In the early 1700s, long before the New World colonists began manifesting their destiny by pushing the American frontier west to the Pacific coast, Russian promyshlenniki (explorers and traders) were already busy pushing their own frontier east to the Pacific. After these land conquerors had delineated Russia’s inhospitable northeastern edges, they were followed by indomitable sea explorers who cast off from the coasts in search of answers to questions that had intrigued Europeans since Marco Polo’s Travels—mainly, whether or not Asia was joined with America, the mysterious land to the east that was vaguely outlined on then-contemporary maps.
Danish-born Vitus Bering, a sailor in the Russian navy for nearly 20 years, set out in 1725 for Kamchatka Peninsula, Siberia, on orders from Peter the Great. It took him and his crew three years, dragging rigging, cable, and anchors 2,000 miles over trackless wilderness and suffering innumerable deprivations to reach the coast, where their real journey into the uncharted waters of the North Pacific would begin.
Bering built his first boat, Gabriel, and sailed past St. Lawrence Island (south of present-day Nome) and the Diomedes, but fog prevented him from glimpsing North America. He returned and wintered in Kamchatka, sailed again in the spring, and charted most of the Kamchatka coast, but foul weather and a shortage of provisions again precluded exploring farther east.
Over the next 10 years, Bering shuttled between Moscow and his beloved coast, submitting patiently to royal politics and ridicule from the leading scientists and cartographers while planning and outfitting (though not commanding) a series of expeditions that charted the rest of the Siberian coast and Japan.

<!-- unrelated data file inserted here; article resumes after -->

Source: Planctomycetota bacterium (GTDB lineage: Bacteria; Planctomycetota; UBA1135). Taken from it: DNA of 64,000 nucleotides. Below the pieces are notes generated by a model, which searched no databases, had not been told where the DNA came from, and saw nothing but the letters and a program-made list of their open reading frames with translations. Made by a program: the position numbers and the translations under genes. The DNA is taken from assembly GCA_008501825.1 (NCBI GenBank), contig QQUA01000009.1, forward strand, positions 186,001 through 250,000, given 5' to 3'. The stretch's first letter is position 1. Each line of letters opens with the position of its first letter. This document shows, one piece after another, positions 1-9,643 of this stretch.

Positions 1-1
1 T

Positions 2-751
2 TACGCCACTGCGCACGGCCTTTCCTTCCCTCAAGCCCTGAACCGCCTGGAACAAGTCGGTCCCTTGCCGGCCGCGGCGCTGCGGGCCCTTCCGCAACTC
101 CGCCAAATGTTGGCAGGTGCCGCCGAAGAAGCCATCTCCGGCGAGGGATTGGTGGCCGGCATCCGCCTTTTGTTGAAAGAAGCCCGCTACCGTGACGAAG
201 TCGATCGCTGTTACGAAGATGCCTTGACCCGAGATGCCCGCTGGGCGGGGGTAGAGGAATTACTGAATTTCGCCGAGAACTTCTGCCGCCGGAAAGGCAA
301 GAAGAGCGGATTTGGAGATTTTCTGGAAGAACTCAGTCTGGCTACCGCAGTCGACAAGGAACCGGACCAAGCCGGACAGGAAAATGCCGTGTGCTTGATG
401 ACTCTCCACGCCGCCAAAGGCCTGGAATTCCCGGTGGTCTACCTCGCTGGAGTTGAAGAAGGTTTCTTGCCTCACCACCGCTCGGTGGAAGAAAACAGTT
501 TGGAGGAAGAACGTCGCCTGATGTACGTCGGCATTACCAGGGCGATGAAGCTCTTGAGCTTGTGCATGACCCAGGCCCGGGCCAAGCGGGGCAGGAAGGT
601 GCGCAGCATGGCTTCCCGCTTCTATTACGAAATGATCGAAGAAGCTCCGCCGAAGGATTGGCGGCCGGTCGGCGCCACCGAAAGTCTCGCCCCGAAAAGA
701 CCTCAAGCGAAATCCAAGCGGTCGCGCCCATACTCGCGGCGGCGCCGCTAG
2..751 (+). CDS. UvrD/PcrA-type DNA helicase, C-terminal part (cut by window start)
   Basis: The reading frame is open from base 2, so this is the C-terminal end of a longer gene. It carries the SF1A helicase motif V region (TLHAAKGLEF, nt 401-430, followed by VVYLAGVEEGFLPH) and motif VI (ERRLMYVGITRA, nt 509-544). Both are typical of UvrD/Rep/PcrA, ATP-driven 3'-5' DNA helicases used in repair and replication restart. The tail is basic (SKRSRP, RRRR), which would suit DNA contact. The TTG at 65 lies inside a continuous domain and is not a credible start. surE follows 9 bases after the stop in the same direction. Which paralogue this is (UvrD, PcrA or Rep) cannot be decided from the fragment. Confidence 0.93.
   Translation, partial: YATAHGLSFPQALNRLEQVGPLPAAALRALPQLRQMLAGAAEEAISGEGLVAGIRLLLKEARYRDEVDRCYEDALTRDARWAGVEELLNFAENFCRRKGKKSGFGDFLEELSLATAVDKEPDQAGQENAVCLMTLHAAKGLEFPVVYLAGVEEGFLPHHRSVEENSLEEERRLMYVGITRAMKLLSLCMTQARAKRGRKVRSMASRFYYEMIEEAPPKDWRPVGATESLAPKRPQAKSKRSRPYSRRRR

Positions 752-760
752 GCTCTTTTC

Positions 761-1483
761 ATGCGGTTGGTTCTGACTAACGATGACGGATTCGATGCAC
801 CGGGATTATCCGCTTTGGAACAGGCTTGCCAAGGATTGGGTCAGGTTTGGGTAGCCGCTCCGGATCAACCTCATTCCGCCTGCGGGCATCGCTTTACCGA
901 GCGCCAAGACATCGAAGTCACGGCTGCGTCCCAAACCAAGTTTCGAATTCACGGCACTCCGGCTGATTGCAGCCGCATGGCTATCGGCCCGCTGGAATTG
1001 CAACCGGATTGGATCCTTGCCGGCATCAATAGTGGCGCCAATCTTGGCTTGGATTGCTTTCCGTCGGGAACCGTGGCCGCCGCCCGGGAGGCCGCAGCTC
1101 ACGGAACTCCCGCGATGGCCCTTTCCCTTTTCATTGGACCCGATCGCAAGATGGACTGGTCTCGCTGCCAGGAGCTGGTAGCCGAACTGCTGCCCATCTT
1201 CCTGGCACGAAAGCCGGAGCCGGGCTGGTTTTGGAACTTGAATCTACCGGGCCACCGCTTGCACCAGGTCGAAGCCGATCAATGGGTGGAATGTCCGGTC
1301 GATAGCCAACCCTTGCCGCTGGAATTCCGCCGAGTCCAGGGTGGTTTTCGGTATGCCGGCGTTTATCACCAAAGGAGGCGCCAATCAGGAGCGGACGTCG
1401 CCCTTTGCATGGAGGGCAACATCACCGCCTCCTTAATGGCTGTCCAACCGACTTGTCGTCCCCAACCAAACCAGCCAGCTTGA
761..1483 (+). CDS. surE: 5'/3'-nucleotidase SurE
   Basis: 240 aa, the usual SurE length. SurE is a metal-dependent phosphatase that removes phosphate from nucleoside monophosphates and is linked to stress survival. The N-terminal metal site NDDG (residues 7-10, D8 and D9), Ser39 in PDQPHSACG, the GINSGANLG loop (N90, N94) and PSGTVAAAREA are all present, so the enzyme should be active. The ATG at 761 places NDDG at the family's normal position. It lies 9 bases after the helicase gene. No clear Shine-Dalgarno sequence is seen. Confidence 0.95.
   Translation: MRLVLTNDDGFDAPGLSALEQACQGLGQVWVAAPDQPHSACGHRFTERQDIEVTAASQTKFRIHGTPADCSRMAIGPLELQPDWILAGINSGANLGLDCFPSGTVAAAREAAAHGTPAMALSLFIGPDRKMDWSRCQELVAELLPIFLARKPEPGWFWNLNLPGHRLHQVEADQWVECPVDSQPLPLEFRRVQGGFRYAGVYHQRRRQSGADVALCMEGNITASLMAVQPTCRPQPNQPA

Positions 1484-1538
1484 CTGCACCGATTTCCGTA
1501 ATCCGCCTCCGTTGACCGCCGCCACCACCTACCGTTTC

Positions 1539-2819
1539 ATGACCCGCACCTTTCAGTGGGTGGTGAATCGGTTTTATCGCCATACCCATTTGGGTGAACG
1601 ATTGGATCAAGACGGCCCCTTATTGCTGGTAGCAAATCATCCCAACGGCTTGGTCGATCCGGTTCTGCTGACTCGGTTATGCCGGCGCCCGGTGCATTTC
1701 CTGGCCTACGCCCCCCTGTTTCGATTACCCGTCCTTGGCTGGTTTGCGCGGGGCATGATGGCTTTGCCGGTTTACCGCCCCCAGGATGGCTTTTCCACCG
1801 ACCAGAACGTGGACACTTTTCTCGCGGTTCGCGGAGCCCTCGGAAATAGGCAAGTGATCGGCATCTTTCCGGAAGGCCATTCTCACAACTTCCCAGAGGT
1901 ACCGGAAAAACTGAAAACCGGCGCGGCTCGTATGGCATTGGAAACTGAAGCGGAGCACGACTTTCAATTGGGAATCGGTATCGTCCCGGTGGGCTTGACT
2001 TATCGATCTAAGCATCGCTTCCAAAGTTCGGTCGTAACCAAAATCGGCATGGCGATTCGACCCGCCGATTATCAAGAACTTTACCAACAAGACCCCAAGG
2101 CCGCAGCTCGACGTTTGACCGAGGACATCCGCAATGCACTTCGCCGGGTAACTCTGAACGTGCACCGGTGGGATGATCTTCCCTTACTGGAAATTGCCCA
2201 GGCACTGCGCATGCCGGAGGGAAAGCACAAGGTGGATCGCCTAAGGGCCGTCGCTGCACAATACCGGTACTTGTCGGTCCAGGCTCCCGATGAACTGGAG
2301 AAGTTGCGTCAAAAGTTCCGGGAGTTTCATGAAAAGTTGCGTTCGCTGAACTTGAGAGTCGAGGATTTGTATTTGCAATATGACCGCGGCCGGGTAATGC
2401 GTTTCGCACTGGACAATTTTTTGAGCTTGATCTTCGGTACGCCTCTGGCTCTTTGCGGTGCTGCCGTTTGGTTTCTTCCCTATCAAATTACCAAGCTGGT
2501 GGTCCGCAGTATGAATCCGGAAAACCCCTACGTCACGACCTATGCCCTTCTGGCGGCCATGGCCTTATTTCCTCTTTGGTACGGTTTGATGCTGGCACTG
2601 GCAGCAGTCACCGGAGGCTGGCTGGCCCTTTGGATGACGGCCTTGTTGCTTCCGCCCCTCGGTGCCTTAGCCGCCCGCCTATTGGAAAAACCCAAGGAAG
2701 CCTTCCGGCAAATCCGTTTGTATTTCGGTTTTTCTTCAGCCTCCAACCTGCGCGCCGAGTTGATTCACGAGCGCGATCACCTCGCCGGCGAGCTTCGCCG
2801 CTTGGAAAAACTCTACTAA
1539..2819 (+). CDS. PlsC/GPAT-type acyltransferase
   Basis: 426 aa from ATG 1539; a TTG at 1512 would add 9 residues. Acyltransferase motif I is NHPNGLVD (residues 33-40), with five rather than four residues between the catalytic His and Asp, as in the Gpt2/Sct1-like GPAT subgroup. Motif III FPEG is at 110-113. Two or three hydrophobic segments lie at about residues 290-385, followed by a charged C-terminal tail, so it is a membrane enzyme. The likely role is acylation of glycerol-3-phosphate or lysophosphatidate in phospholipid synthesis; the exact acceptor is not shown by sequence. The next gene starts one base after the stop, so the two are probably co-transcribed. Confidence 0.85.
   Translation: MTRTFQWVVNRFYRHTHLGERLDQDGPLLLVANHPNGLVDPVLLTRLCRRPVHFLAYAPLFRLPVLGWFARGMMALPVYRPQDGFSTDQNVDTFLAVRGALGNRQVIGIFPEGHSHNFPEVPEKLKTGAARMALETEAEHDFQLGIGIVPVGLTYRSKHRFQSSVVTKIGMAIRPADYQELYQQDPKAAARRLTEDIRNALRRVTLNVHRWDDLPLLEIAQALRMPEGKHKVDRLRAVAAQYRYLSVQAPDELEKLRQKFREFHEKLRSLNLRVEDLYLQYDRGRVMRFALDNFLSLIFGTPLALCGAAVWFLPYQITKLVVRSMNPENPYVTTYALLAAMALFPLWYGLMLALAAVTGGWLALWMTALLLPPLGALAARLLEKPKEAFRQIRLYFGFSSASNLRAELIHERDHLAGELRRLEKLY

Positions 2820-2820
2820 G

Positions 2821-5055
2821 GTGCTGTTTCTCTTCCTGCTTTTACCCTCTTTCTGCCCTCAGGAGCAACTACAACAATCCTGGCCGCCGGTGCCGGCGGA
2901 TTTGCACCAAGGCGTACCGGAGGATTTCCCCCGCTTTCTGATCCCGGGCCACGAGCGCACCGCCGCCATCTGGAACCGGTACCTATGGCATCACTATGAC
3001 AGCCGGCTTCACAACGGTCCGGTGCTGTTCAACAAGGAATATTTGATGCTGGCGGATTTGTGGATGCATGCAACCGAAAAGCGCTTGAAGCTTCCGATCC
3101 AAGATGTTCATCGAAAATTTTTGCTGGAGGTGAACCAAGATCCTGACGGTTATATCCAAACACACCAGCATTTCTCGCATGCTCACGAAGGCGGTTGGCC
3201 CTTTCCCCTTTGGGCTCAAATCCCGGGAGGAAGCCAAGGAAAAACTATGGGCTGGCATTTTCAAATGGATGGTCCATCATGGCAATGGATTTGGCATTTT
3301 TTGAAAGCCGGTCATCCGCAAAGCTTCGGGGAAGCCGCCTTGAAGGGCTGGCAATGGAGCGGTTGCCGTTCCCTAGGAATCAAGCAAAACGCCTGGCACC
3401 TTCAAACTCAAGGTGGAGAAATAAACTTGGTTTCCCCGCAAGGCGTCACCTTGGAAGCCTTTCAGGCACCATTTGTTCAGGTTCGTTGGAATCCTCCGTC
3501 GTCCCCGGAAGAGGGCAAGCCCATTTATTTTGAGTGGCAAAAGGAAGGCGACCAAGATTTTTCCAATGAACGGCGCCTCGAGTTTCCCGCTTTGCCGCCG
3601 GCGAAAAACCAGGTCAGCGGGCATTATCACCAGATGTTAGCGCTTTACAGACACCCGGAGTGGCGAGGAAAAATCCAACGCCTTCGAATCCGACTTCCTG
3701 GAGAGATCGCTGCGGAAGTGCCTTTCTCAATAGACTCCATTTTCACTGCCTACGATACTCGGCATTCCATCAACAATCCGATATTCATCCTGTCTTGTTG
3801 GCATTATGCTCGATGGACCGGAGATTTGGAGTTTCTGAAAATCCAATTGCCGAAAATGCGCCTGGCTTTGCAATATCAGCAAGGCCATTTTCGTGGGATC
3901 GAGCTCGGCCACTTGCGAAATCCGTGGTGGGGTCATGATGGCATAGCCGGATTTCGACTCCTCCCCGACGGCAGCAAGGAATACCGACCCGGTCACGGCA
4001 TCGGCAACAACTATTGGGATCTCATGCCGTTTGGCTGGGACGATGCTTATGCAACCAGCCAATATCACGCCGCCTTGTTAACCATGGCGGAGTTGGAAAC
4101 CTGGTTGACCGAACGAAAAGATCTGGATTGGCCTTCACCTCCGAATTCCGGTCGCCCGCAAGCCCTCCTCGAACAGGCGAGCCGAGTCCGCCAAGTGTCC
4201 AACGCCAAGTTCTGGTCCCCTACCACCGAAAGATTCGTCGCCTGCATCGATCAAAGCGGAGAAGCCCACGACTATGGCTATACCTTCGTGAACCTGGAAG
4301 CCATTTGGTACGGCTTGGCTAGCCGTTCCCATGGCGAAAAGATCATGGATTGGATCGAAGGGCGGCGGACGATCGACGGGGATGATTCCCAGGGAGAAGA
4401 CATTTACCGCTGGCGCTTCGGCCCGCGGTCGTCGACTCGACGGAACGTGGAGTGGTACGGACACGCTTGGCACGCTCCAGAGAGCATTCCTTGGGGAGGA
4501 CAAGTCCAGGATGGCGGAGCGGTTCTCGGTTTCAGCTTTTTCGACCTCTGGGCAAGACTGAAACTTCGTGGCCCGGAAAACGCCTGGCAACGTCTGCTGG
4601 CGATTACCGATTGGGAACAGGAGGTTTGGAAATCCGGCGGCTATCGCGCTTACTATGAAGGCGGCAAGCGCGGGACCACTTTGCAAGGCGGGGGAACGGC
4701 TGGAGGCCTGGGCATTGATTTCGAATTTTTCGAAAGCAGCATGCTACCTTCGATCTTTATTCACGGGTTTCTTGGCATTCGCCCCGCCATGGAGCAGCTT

Finally, in 1741, at the age of 60, Bering undertook his remarkable voyage to America. Commanding the St. Peter, he sailed southeast from Kamchatka, came up south of the Aleutians, passed Kodiak, and sighted Mt. St. Elias on the mainland. By that time Bering, along with 31 members of his crew, was in the final throes of terminal scurvy. He died in December 1741 and was buried on what is now Bering Island, the westernmost of the Aleutians.
Meanwhile, his lieutenant, Alexis Chirikov, commanding the St. Paul, had reached all the way to the site of Sitka . After much hardship, survivors from both ships made it back to Siberia—with a load of sea otter pelts. This bounty from the New World prompted a rush of Russian hunters and traders to Alaska .
Reports of Russian advances alarmed the Spanish, who considered the entire west coast of North America theirs. Juan Pérez and Bruno de Heceta were ordered north from Mexico in 1774 and 1775. Spanish explorer Juan Francisco Quadra sailed as far north as Sitka  in 1775 and 1779, but in the end, Spain failed to back up its claim with any permanent settlement north of San Francisco.
It was Englishmen James Cook (in 1776–1780) and George Vancouver (in 1791–1792) who first carefully explored and charted this northern coast. In 1778, Cook landed on Vancouver Island , then sailed north all the way to what is now called Cook Inlet in Southcentral Alaska, in search of the Northwest Passage from the Atlantic. He continued to the Aleutians and entered the Bering Sea and the Arctic Ocean.